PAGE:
Recently Apple made a surprising announcement: due to licensing issues with Bash, they decided to change the default shell on macOS from Bash to ZSH. This change affects macOS Catalina and later. It is no secret that many developers enjoy a UNIX-like development experience from the comfort of a Mac, and it is thus no surprise that in the wake of Apple's announcement, my Twitter feed began to fill up with a lot of ZSH buzz.
A lot of people are jumping ship to ZSH.
Now, ZSH is certainly not new in the UNIX-shell space. I have been hearing about this shell for some years now, and why I should be switching to it. Heck, I even gave it a try in 2017. I spent ample time customizing it, and enjoying its superior interactivity, customizability, and completion experience. Ultimately, however, I switched back to Bash. Why, you may ask, did I downgrade from ZSH to Bash? There were numerous factors, but overall the big reason was that the extra wins that I gained in using ZSH over Bash were dwarfed by the fact that I was remoting into boxes at the time that had their default shells locked to Bash. Given that most of the boxes I was using already had Bash, and Bash could be customized nearly to the same level of ZSH using Bash-it, I decided to unify my experience and converge back to one shell everywhere: Bash.
So what is the problem, exactly? Don't get me wrong: I love ZSH, but in this case I just wanted to consolidate my efforts to customizing one shell. In the end, I had almost all of the things I originally had with ZSH, but this time everywhere with Bash-it. Score? 90% win. I'll take it!
You see, for most of us, we will continue to use Bash everyday, as long as we are on machines that have us locked to Bash shells. It is therefore safe to assume -- at least in my case -- that Bash is not leaving my life anytime soon. Therefore, it is worth me spending some amount of time customizing Bash to suite my needs. We could even pretend that there is a semi-mathematical way to view this:
CostOfAdopting(X) = CostOfMaintainingStatusQuo + CostOfCustomizing(X)
Do you see what the constant in that equation is? Yep: maintaining the status-quo. And what is the status quo in my case? Customizing Bash.
So, according to the above equation, for me to have incentive to adopt a new shell "X", it must have a low cost of customization.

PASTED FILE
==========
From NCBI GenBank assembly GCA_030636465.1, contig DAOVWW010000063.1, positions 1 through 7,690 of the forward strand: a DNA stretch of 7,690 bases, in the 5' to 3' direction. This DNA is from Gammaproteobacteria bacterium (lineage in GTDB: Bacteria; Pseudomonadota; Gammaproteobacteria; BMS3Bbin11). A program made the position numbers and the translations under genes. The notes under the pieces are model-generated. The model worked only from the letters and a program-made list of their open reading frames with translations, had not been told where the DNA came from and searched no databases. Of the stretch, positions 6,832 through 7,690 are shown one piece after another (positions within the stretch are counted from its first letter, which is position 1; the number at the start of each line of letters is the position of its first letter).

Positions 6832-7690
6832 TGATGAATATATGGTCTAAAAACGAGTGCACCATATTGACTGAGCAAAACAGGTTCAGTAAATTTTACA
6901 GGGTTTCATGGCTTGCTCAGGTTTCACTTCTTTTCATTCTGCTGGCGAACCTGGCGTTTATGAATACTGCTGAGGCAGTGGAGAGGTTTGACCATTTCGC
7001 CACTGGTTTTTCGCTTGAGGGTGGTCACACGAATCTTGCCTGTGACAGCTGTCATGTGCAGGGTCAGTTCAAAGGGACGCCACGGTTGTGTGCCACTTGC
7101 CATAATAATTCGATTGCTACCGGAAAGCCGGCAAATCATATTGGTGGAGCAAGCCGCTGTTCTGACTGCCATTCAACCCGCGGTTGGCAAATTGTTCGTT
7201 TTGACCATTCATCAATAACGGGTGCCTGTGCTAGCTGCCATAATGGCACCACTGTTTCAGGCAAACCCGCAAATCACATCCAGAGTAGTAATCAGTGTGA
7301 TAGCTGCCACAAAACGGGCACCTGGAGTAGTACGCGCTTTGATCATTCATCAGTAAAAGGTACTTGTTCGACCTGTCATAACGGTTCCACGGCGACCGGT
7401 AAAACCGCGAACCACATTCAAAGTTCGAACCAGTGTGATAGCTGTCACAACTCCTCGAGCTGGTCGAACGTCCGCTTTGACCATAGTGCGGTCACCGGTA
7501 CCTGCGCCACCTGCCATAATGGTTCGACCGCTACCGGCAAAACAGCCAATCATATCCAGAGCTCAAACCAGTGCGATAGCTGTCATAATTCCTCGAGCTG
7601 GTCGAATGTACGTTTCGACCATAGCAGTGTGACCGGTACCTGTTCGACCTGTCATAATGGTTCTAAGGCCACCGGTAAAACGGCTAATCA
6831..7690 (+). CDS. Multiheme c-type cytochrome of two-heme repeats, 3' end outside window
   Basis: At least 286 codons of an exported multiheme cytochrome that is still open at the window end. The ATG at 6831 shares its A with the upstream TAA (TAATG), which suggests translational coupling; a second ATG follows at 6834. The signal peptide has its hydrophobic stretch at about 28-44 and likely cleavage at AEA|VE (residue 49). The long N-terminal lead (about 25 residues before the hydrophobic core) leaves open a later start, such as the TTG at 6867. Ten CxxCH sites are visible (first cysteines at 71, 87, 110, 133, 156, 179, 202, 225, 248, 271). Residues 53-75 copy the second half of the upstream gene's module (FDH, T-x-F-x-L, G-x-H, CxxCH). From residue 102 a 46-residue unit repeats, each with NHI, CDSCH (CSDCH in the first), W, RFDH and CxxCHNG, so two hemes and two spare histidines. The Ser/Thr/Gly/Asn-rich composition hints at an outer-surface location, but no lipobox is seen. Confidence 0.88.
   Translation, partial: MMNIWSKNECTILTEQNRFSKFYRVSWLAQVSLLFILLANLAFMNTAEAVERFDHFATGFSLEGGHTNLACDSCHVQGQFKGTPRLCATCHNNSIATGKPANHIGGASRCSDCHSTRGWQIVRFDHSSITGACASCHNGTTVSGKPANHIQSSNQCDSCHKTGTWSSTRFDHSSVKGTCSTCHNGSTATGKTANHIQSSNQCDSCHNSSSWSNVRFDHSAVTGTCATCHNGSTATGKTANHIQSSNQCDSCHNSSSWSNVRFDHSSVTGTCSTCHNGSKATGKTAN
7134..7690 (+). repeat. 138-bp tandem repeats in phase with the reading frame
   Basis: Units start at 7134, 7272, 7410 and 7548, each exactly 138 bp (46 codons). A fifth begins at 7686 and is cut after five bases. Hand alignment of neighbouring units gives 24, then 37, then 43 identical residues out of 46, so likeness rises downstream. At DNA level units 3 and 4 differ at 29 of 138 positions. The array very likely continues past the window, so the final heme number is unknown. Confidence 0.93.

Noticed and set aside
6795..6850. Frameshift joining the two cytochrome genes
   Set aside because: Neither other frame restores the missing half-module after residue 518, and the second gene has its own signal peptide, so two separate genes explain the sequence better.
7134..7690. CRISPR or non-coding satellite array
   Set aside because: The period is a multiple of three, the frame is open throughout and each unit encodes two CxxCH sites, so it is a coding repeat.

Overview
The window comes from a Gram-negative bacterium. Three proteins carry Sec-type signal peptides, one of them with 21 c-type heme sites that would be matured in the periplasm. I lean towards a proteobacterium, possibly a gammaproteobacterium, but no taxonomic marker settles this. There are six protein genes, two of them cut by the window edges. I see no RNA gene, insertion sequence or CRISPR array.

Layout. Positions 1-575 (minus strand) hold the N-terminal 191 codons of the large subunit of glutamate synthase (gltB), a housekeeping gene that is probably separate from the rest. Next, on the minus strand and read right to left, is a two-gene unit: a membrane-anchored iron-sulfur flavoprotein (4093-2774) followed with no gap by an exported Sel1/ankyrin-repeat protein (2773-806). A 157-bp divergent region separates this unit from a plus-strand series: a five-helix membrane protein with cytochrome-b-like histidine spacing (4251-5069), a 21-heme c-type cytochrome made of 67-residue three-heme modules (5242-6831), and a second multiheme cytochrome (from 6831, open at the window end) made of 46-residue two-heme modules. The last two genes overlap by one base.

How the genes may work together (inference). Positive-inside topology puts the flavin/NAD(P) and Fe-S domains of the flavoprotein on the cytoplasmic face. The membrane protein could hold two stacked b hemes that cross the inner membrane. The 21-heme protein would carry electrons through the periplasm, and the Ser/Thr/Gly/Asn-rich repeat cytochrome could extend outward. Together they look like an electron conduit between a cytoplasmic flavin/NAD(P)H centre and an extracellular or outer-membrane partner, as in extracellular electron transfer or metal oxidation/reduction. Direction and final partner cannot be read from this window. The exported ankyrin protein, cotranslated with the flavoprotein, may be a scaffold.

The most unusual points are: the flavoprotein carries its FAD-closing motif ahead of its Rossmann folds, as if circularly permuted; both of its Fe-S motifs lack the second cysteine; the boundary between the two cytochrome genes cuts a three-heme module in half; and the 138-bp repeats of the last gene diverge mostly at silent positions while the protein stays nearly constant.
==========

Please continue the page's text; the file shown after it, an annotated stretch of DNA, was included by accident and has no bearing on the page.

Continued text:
Hmmm. I wonder what shell that sounds like.
Some time ago, I took the Fish Shell for a test drive, and promptly gave up when I realized it was not POSIX compliant. For many this is a big deal, especially in one case: sourcing other script files. While my daily workflow often still relies on being able to source a few script files, I have recently brought the Fish Shell back into my evaluation process. I am excited to report that I am now using the Fish Shell as my daily (personal) shell!
I have lead right into the "why", but I will state it anyway: Fish Shell has an extremely low cost of adoption in my case. Zero Config, is all the rage right now, and for good reason: in this age of ephemeral everything, it needs to be easy to go from 0-60 fast. Fish Shell is no exception! In its default state, it provides so many sane defaults:
- syntax highlighting
- a killer completion story
aliases-- who needs 'em when you have abbreviations ?
- a more sane and consistent language
- killer documentation
Sure, I cannot have Fish everywhere, but it is so easy to work with, that I am willing to commit to using it as my daily driver on my development machines. Soon I hope to write more regarding my development setup, and the customizations I have been able to (easily) make to Fish.
In the meantime, during limited exposure to Fish, the following are my favorite addons:
 Fish abbreviations are similar in function to other shells' aliases, but they expand in place on the shell-edit-line, so you can see exactly what they are expanding to. In my humble opinion, this is great because it removes the "magic" of aliases: especially if another developer is looking over your shoulder: no longer do you need to explain that
gc is short for